FDA panel recommends Pfizer’s low-dose Covid vaccine for youngsters ages 5-11
A key advisory committee to the Food and Drug Administration on Tuesday recommended a lower dose of Pfizer and BioNTech’s Covid-19 vaccine for children aged 5 to 11 is spreading.
Approval by the Agency’s Advisory Committee on Vaccines and Related Biological Products is now under review by the FDA, which could make a final decision in a matter of days. The vote was almost unanimous with 17 MPs and one abstention.
The agency does not always follow the advice of its independent committee, but it often does. A vaccine advisory group from the Centers for Disease Control and Prevention is expected to make its own recommendation next week. If there is confirmation and CDC Director Dr. Rochelle Walensky signs, recordings for young children could start immediately.
The Biden government said it plans to distribute the doses once it has been approved by the FDA and CDC, which is expected to happen early next month. The government said it had procured enough vaccine to vaccinate all 28 million 5-11 year olds in the US and will be distributing it in smaller doses and with smaller needles to make it easier for pediatricians and pharmacists to administer to children.
Many parents say they are eagerly awaiting approval of the vaccine as schools are now open in the US and the Delta variant is causing an increase in child cases.
Children ages 5-11 make up about 9% of all reported Covid cases in the US, according to data the FDA presented to the committee on Tuesday. The number of new Covid cases in children remains exceptionally high with more than 1.1 million new child cases in the past six weeks, according to the American Academy of Pediatrics.
Still, some parents and advocacy groups argue that Covid vaccinations are unnecessary for children, as studies show children are less likely to have symptoms of the disease even though they become infected at rates similar to adults.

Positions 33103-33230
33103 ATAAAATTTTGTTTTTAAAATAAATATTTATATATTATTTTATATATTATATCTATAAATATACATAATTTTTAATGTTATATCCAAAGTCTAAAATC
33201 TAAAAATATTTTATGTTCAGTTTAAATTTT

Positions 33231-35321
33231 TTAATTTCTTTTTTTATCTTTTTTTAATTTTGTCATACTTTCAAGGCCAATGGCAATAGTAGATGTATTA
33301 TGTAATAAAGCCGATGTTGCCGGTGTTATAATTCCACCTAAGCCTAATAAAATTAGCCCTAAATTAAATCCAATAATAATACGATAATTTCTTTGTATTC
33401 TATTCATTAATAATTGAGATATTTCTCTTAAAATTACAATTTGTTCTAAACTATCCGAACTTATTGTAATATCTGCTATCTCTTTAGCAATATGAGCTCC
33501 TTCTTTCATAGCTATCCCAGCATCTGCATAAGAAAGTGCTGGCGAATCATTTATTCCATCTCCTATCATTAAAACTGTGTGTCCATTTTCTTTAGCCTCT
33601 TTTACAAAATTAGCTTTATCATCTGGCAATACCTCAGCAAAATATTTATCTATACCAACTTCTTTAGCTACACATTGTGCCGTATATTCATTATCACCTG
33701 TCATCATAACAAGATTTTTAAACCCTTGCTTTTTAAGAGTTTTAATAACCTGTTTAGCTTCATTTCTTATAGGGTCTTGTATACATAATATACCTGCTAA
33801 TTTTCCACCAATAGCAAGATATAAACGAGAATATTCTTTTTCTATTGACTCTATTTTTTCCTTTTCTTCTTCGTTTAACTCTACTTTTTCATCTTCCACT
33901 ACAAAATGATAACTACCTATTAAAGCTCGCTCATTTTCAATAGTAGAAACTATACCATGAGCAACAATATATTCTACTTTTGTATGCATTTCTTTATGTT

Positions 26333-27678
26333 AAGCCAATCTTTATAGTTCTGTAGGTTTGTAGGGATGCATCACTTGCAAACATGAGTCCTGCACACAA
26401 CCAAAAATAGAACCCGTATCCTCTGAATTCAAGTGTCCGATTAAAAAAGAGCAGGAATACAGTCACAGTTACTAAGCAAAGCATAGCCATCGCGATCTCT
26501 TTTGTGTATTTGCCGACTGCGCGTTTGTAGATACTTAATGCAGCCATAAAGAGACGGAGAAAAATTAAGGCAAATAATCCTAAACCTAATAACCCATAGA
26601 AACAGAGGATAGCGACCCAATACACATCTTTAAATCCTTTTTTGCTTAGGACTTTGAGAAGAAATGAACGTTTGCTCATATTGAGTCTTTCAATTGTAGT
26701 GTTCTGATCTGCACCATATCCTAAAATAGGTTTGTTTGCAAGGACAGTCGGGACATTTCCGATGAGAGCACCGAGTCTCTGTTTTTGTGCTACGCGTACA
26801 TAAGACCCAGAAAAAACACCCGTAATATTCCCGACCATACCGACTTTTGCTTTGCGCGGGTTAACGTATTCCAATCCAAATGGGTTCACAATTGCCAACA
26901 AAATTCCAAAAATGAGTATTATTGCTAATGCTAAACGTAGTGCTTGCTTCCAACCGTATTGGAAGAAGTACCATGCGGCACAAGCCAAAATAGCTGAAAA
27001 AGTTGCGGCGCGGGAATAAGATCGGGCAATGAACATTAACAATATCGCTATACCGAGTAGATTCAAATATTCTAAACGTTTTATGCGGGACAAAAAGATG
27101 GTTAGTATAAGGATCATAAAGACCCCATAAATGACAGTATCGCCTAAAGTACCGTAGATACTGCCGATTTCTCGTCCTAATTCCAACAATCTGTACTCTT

Some committee members said Tuesday that vaccinating younger groups would help the US move towards the “endemic” phase of Covid, where the virus is still floating around but at a lower level than it is now. Others noted that there are unknowns like the rate of myocarditis in young children, but emphasized that the benefits of injections outweigh the risks. One member wondered if they should make recommendations only for children at risk.
“We don’t want children to die of Covid, even if there are far fewer children than adults, and we don’t want them to be in intensive care,” said member Dr. Amanda Cohn before the vote.
Before the vote, Dr. Peter Marks, the FDA’s chief vaccine regulator, urged committee members to keep today’s debate “civil”, saying there are strong sentiments on both sides.
“To be clear, today’s discussion will be about the scientific data that will be presented, and not about vaccine mandates that are left to other agencies outside of the FDA,” Marks said at the beginning of the meeting. “I ask that we keep our discourse civil today and focus on the science on this topic so that we can have a productive discussion.”
Pfizer asked the FDA on October 7th to approve its vaccine for children ages 5 to 11. The company released data showing that a two-dose regimen of 10 micrograms – a third of the dose used for adolescents and adults – is safe and produces strong immune responses in a clinical trial in young children. The syringes are well tolerated and have caused an immune response and side effects that are comparable to those observed in a study with 16 to 25 year olds.
Dr. Doran Fink, an assistant director of the FDA’s vaccines division, said Tuesday a “small army” of FDA staff had been working around the clock for the past month to ensure that the data on children they presented today were as accurate as possible.
FDA staff released an analysis late Friday stating that lower doses of the Pfizer vaccine appear safe and highly effective in young children. They noted the increased risk of myocarditis and pericarditis, but said the benefits of the syringes, including preventing serious illness, hospitalizations, and deaths, would generally outweigh the risk of the rare inflammatory heart disease.
On October 6, 1,640 cases of myocarditis were reported in people under the age of 30 who had received the Covid vaccines from Pfizer or Moderna, said Dr. Mathew Oster, a CDC official, the FDA’s vaccines committee. Only 877 met the CDC case definition for myocarditis. He added the agency had not found increased rates of the disease in children ages 12-17.
This is a developing story. Please check again for updates.